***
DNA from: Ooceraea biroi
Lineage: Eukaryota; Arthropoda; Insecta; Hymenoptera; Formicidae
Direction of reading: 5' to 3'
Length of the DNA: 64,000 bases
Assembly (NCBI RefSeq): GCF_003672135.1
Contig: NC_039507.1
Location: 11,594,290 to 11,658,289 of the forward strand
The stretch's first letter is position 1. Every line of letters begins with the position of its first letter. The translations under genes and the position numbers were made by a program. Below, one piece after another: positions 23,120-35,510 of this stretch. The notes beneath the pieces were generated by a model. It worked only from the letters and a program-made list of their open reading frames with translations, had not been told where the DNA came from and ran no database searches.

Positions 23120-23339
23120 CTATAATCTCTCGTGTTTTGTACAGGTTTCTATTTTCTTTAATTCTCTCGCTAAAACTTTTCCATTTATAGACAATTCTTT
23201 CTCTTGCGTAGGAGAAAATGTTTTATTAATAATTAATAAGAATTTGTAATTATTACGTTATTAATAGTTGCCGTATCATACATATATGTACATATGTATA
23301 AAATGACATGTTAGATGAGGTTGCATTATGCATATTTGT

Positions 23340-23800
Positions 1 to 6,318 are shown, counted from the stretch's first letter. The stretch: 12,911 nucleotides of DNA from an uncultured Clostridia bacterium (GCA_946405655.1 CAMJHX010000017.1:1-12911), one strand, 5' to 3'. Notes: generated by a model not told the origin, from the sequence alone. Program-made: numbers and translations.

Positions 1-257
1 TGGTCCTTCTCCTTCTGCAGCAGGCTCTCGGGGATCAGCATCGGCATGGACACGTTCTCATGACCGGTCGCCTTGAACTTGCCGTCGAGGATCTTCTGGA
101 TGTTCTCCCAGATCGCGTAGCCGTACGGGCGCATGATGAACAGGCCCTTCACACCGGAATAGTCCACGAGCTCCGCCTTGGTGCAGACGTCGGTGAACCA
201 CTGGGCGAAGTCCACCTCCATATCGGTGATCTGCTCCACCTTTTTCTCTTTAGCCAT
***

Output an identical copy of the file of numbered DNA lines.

DNA from: Ooceraea biroi
Lineage: Eukaryota; Arthropoda; Insecta; Hymenoptera; Formicidae
Direction of reading: 5' to 3'
Length of the DNA: 64,000 bases
Assembly (NCBI RefSeq): GCF_003672135.1
Contig: NC_039507.1
Location: 11,594,290 to 11,658,289 of the forward strand
The stretch's first letter is position 1. Every line of letters begins with the position of its first letter. The translations under genes and the position numbers were made by a program. Below, one piece after another: positions 23,120-35,510 of this stretch. The notes beneath the pieces were generated by a model. It worked only from the letters and a program-made list of their open reading frames with translations, had not been told where the DNA came from and ran no database searches.

Positions 23120-23339
23120 CTATAATCTCTCGTGTTTTGTACAGGTTTCTATTTTCTTTAATTCTCTCGCTAAAACTTTTCCATTTATAGACAATTCTTT
23201 CTCTTGCGTAGGAGAAAATGTTTTATTAATAATTAATAAGAATTTGTAATTATTACGTTATTAATAGTTGCCGTATCATACATATATGTACATATGTATA
23301 AAATGACATGTTAGATGAGGTTGCATTATGCATATTTGT

Positions 23340-23800
Positions 1 to 6,318 are shown, counted from the stretch's first letter. The stretch: 12,911 nucleotides of DNA from an uncultured Clostridia bacterium (GCA_946405655.1 CAMJHX010000017.1:1-12911), one strand, 5' to 3'. Notes: generated by a model not told the origin, from the sequence alone. Program-made: numbers and translations.

Positions 1-257
1 TGGTCCTTCTCCTTCTGCAGCAGGCTCTCGGGGATCAGCATCGGCATGGACACGTTCTCATGACCGGTCGCCTTGAACTTGCCGTCGAGGATCTTCTGGA
101 TGTTCTCCCAGATCGCGTAGCCGTACGGGCGCATGATGAACAGGCCCTTCACACCGGAATAGTCCACGAGCTCCGCCTTGGTGCAGACGTCGGTGAACCA
201 CTGGGCGAAGTCCACCTCCATATCGGTGATCTGCTCCACCTTTTTCTCTTTAGCCAT